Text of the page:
The System Operation Guideline, formerly known as network codes, sets minimum requirements and joint harmonised operational codes for transmission system operators (TSO), distribution system operators (DSO) and electricity producers and consumers. Other requirements for TSOs include compiling more detailed common methods and operating methods (methodologies), regarding which stakeholders will be publicly heard before they are sent to the authorities for approval.
Will system security improve?
The new Guideline will harmonise operational planning and control activities and thus contribute to maintaining good system security. Increased information exchange and continuous cooperation in, for example, a regional system security coordination office, will also improve the situation.
Market expansion and the spread of new forms of electricity production in the industry mean that electricity grid transmissions and operational situations are in a state of constant change, which makes them difficult to forecast. Although it will still be impossible to completely avoid power system disturbances in the future, the new rules provide a good framework for keeping the system security of the electricity system at a quality level.
Monitoring becomes more complicated, quality improves
One of the basic principles of system security in the future will continue to be the so-called (N-1) principle, according to which the power system should be able to withstand any possible individual fault without experiencing any consequences in another area. Deviations may be made from the (N-1) principle during changes in connections, during the activation of reserves, or if the effects of the disturbance are concentrated in a small area.
System security will still be reviewed using network calculation software based on European grid models, so that the calculations focus more on the probabilities and impacts of the faults being examined.
Fault cases are classified as ordinary, exceptional or out-of-range. If the probability of exceptional or out-of-range faults increases significantly as a result of weather conditions, they should be included in system security reviews. Dynamic oscillations should also be examined and the operational situation of the power plants changed if necessary in order to maintain stability after the disturbances.
More information, exchange and training
Each TSO should plan and monitor the electrical system’s frequency, voltages, transmission flows and connection status in real time and exchange necessary information with the TSOs in neighbouring countries. This makes it possible to identify exceptional circumstances rapidly so that TSOs can cooperate to restore the situation to normal. The exchange of planning information and real-time data between parties connected to the grid will be improved in order to bring overall management to a better level in operational situations that are changing more than ever.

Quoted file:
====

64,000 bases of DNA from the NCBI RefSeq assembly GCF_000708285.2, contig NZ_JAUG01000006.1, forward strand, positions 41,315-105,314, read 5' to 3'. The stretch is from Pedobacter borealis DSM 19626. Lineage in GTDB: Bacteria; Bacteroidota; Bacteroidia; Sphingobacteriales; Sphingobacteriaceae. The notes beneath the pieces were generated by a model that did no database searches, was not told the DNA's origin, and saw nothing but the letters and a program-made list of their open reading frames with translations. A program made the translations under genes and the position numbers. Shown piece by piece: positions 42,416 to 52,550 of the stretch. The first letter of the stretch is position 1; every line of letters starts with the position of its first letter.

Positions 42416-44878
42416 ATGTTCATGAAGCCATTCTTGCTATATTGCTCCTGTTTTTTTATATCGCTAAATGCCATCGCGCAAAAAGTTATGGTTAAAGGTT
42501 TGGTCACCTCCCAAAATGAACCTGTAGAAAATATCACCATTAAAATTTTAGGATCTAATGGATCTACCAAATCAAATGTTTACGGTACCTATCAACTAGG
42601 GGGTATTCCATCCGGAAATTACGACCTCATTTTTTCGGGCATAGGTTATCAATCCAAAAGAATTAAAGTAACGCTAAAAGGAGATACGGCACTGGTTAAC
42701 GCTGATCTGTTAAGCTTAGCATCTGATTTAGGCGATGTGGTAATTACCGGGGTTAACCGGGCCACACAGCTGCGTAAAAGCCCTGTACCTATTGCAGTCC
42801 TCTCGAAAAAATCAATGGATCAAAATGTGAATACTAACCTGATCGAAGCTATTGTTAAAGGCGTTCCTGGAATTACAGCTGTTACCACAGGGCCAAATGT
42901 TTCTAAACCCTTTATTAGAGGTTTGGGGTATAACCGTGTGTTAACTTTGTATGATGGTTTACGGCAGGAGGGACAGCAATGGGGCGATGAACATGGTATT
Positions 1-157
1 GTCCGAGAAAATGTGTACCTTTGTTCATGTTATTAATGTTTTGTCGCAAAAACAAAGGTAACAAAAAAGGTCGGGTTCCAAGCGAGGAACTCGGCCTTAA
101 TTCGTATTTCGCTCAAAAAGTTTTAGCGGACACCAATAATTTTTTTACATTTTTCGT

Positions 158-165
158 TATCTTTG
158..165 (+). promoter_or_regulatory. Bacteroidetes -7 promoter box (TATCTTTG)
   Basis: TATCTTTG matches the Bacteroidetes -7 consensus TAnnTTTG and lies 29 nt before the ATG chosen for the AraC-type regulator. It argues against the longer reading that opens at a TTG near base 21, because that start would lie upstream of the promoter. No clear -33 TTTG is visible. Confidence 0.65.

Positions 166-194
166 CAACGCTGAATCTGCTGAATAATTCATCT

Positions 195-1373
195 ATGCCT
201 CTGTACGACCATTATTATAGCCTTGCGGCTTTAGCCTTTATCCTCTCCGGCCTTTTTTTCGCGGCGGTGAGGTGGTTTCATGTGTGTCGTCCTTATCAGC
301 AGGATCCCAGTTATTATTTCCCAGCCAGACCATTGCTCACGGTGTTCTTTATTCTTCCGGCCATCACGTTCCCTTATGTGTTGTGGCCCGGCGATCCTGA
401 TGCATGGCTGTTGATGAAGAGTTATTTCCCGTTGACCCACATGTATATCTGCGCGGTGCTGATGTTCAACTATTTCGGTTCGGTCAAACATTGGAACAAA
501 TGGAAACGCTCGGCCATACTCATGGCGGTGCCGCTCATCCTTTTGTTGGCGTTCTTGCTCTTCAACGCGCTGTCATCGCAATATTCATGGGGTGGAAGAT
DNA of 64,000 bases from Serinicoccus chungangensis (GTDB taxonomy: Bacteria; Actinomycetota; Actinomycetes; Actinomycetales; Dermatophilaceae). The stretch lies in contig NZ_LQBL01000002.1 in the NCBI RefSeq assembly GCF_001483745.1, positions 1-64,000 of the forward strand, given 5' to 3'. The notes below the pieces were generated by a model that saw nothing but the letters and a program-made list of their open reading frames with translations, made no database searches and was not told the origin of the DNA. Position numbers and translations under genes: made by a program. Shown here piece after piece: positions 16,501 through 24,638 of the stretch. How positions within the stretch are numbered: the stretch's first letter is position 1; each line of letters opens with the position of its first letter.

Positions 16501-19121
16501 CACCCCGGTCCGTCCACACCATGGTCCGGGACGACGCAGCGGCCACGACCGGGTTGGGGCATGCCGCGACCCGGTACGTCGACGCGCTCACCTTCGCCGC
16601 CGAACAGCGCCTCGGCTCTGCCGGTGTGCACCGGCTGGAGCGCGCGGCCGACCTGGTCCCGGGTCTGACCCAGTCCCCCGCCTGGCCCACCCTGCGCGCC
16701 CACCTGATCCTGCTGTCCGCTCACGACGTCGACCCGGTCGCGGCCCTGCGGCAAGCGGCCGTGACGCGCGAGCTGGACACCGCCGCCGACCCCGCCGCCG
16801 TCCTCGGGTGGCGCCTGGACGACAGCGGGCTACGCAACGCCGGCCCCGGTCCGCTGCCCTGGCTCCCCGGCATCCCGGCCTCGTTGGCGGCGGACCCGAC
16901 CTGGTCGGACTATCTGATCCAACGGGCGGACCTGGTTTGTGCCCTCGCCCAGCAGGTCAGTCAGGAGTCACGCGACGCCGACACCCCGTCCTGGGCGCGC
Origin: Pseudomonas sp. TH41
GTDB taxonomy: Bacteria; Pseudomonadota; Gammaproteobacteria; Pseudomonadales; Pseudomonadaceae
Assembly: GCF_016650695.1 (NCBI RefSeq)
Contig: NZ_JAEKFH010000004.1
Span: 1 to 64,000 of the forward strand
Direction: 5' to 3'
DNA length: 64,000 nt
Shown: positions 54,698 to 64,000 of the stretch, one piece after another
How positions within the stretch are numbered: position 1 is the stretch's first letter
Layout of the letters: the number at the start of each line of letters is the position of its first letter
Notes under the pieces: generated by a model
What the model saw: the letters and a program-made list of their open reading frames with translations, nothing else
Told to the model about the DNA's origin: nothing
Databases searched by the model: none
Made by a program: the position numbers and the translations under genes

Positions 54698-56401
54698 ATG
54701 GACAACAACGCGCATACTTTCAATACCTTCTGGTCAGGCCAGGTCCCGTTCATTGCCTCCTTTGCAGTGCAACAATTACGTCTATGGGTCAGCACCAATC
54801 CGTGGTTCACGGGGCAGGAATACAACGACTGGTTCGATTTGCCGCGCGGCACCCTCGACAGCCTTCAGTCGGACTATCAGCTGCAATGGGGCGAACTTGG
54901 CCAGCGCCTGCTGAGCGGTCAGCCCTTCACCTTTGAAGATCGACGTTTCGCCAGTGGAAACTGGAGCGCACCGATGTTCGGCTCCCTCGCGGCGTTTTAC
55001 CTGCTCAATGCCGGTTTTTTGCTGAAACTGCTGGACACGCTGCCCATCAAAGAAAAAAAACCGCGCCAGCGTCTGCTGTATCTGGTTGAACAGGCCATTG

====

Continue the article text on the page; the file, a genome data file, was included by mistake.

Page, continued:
An essential component of the maintenance of system security is professional operations personnel, whose training will be developed in a more formal direction. People working in power system control room tasks must have a valid operator certificate. The planning and development of the training will also be improved by naming an experienced training coordinator for each TSO, who will be responsible for the planning and implementation of the training programme.
More accurate parameters for frequency control
With regard to frequency control and reserves, the Guideline provides more specific details concerning how TSOs should handle frequency control and the use of reserves in cooperation with other TSOs within the same frequency area. The Guideline also sets limit values for the frequency and for the reserves associated with maintaining it and for their parameters. These parameters will help to determine the system security level of the interconnected Nordic grid and also the maximum size of a power plant that can be connected to the grid.
Earlier outrage planning, more accurate calculation
In terms of operations, the Guideline specifies in detail how TSOs and other parties connected to the grid should handle cooperation and the exchange of information to achieve good system security. An important part of this work is the creation of a common European grid model for system security reviews and the calculation of transmission capacity. The model will be used to calculate transmission capacity for various periods of time: year, week, day and intraday. This minimises errors in calculation results because all of the calculation parties have access to the same, more accurate input data.
A common plan and schedule for transmission outages will be compiled in order to help ensure adequate transmission capacity during outages and preserve a good level of system security. In the future, the mapping of outage needs that cause restrictions in transmission will begin earlier than previously. A party which is connected to the grid should submit its outage needs for the next year to its transmission system operator by 1 August.
Parties connected to the network and the TSO will further specify the plans as necessary during the autumn before the final plan is completed by 1 December.
System security is also ensured by preparing for power sufficiency during summer and winter by performing the corresponding forecasts and ensuring that the adequacy of active and reactive power reserves is monitored.